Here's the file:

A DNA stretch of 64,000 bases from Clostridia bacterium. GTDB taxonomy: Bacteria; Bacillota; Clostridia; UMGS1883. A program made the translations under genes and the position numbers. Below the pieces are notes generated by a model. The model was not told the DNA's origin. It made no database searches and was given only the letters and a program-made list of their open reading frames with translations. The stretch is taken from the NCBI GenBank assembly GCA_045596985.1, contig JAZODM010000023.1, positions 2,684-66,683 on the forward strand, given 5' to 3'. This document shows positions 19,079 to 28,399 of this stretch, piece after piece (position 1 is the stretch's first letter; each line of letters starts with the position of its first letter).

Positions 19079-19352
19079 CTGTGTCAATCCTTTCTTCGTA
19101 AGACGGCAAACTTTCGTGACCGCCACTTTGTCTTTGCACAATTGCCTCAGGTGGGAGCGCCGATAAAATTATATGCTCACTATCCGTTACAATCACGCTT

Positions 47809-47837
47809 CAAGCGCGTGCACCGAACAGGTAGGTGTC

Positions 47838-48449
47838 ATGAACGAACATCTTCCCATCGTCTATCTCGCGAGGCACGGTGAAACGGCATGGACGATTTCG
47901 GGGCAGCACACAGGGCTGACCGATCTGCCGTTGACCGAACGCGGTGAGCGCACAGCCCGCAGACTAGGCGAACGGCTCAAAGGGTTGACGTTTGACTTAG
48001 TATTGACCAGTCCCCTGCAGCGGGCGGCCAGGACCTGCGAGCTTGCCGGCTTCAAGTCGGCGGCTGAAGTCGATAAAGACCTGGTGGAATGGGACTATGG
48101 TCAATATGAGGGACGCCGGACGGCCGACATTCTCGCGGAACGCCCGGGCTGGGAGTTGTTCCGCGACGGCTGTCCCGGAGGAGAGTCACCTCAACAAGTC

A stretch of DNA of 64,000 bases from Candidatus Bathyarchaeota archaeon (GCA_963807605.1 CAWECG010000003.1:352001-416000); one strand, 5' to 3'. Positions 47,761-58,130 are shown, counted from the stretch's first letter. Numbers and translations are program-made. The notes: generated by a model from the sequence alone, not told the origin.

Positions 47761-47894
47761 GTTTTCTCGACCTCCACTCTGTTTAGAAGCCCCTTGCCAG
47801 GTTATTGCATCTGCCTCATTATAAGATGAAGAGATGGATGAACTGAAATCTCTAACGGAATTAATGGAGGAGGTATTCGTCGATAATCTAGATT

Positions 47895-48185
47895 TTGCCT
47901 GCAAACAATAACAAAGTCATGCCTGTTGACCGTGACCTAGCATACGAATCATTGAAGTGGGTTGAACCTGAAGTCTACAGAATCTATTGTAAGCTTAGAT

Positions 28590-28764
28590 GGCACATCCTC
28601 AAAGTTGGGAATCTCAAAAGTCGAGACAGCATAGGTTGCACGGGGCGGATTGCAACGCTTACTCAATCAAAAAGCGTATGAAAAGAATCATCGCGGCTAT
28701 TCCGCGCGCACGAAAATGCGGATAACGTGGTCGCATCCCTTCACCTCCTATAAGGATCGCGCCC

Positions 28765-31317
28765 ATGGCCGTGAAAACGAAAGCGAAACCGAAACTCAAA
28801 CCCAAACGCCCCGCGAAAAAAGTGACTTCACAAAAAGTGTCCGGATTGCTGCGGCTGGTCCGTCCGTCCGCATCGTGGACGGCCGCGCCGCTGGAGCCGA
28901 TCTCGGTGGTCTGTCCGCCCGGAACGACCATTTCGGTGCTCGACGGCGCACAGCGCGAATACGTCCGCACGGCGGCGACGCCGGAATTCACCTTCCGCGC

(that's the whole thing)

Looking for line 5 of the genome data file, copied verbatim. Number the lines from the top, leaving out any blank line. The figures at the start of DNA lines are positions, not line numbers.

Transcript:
Positions 47809-47837